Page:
Thursday, July 24, 2014


Recent news from Iraq has struck me as an absurd rerun of medieval times. You probably heard that an organization calling themselves first ISIS, now the Islamic State, took over large swaths of that country. They weren’t alone, but have gotten most of the press coverage that I’ve seen. Perhaps that’s because they’re the loudest group, the most ridiculous and brutal, and therefore have scared people. As a Christian pastor who respects Islam greatly, I thought some perspective would be worthwhile.
First was news they’d declared a new “caliphate,” demanding allegiance from all the world’s 1.6 billion Muslims. If you think that sounds ominous, don’t. Honestly, it’s laughable. The caliphate was a political/religious office that operated on-and-off in Muslim societies over several centuries. It was last recognized in the Ottoman Empire, which ended after World War I. For Ottomans, the caliphate functioned like a licensing agency and legal advisor. To be an “approved” imam (Muslim clergyperson), you needed its credentials and training. If the emperor had questions about Islamic Law, the caliphate was consulted. Some Muslims thought everything the caliphate said was binding, others didn’t. Muslims outside the empire respected this office, but mostly followed local leaders.

The pre-Ottoman Caliphate, however, could be more powerful, especially among Sunnis. Some “Caliphs” held absolute political and religious authority over their territory’s inhabitants. They even presumed to speak for and to all Muslims, by right of their special selection by Allah. Rarely was such universal deference accorded to a living Caliph, mind you. But that didn’t keep some from trying.

All of which points out the absurdity of the Islamic State’s recent declaration. It’s attempting to restore a vanished institution based on mostly fantasy history anyway. The caliphate rarely, if ever, held all Muslims’ allegiance. Plus, if a Caliph emerged today, American, Egyptian, and Indonesian Muslims certainly wouldn’t accept an Iraqi terrorist thug in that role. In other words, though our media frequently gets this wrong, “Muslim Culture” is a broad, diverse phenomenon. Much better to say “Muslim cultures”, and honor that variety.

But that’s not all that bothers me about the Islamic State. Last Friday, they told all Christians living in the Iraqi city Mosul to convert, pay, leave or die. Again, this is a restoration of pre-modern Islamic political practice. In the Middle Ages, when Muslims conquered non-Muslim territory, many leaders said, “You can stay. But you must pay a special tax,” thereby raising government funds from Christians and Jews. Frequently, in fact, conversion wasn’t allowed. That decreased tax revenue! Occasionally, forced conversion, death or expulsion did occur, but that wasn’t the norm. And this was a time when Christian rulers gleefully killed or expelled non-Christian subjects. So the Islamic tax was an act of tolerance foreign to our medieval Christian kin.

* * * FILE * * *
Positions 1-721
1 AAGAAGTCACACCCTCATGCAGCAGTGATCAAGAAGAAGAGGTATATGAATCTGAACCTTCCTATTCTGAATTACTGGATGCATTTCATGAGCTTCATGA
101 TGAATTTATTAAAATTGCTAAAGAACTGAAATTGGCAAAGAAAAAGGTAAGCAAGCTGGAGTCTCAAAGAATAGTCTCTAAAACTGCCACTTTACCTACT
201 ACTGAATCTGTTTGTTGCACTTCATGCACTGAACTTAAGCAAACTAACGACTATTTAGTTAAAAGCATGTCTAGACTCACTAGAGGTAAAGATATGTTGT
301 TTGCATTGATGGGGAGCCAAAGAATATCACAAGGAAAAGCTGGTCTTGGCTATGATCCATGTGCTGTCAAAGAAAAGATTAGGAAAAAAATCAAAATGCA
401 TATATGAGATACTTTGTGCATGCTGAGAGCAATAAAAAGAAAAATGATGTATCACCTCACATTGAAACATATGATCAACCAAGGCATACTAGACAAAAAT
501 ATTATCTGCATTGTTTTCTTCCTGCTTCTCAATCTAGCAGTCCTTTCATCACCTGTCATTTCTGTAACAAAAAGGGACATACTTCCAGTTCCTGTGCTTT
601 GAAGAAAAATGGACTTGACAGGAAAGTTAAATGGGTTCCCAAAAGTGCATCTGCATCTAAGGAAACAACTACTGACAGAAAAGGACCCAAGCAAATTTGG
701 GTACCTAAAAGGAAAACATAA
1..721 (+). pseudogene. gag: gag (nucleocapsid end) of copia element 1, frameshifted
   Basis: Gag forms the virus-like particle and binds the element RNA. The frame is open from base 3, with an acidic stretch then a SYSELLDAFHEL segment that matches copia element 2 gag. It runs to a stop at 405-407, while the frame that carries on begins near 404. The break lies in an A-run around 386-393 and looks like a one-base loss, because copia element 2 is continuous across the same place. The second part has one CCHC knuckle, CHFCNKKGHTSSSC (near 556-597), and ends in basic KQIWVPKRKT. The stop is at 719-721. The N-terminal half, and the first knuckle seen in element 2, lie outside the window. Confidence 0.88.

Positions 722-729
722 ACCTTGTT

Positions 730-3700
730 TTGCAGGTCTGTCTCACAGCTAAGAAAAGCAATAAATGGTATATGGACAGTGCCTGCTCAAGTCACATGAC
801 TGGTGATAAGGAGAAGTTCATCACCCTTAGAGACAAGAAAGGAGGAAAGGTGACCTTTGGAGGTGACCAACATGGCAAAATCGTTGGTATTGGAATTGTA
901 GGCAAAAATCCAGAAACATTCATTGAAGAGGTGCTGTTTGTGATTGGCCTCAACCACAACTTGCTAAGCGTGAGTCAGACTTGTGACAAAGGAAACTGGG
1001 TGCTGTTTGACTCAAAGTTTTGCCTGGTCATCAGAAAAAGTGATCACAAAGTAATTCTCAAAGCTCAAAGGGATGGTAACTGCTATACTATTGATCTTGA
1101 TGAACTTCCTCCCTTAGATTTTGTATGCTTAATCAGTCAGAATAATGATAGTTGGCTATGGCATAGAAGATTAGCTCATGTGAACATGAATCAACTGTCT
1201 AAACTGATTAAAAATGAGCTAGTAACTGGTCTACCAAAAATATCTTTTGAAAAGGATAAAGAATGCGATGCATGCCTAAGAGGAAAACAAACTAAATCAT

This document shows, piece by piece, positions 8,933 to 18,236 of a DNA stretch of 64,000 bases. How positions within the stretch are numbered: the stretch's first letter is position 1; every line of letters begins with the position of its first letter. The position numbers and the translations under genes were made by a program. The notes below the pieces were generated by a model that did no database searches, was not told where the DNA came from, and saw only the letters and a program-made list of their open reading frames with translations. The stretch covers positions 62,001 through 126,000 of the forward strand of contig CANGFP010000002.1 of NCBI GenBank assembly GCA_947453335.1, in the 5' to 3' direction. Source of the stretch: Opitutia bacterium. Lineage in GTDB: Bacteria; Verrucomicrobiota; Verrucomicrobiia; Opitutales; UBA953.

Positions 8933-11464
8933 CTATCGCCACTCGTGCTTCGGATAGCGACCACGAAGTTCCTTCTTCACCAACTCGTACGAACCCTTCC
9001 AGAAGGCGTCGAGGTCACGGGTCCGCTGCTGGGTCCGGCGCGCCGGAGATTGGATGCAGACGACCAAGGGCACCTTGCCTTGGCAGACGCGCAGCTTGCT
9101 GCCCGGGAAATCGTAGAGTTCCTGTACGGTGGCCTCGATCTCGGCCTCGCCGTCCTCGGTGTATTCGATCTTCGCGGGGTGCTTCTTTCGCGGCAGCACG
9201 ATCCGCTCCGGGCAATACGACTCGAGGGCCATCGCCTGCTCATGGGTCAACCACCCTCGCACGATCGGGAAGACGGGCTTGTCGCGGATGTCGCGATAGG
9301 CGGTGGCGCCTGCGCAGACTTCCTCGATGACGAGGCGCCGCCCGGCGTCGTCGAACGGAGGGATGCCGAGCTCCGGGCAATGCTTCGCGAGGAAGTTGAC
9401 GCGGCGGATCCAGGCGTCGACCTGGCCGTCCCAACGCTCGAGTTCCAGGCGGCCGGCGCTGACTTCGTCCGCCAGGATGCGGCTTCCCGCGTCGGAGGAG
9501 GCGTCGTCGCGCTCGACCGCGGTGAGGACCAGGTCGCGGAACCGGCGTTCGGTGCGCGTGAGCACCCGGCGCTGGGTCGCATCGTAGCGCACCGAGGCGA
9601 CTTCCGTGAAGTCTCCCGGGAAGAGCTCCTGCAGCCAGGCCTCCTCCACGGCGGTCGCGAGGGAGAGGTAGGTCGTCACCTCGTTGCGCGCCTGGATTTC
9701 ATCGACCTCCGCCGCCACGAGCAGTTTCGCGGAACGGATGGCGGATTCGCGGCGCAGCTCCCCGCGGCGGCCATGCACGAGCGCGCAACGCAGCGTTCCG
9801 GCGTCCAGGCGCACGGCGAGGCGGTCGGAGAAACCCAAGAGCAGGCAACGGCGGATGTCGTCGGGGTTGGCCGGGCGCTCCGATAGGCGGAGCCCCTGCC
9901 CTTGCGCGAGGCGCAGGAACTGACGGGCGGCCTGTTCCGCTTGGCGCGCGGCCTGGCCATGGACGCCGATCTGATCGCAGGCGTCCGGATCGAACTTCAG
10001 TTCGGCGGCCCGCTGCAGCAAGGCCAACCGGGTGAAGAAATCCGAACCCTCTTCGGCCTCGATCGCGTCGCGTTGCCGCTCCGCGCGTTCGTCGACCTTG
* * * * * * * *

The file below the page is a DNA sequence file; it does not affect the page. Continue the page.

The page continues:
Nowadays, however, that tax seems less than hospitable, right? We’ve matured, grown more comfortable with celebrating inclusivity and openness. But the Islamic State’s grandiose, delusional leadership has different ideas for human civilization. Their goal isn’t effective governance. It’s violently enforced religious purity. And by expelling Mosul’s Christians, whose community roots date back nearly to Jesus, it’s also an attempted extermination of their peoplehood, their identity.

Such behavior shouldn’t be acceptable in these highly-connected, diverse times. And none of you would do so, surely, but consider a related phenomenon, closer to home. Pew reports that Muslims are America’s least respected religious group, and they’re frequently treated as all the same. Some idiot with a gun and medieval dreams spouts farcicalities in the Middle East, and Western news outlets fret about “Islamic Civilization”, worrying “whether we’re safe.” Such generalization is identity violence, like Mosul’s Christians are experiencing (minus the actual threats, obviously). It strips American Muslims of their unique identity, to say nothing of Iraqi Shiites or Iranian Sufis.

Christians are called first and always to love, and love demands individual attention, along with rejection of all group violence. So when you read these stories, don’t give into stereotypes. Remember to love. And say a prayer for our persecuted, fleeing Christian sisters and brothers, along with one for the Islamic State, that they’ll rediscover their faith’s tolerance, seek Allah’s forgiveness and put down their swords.

Grace and Peace,
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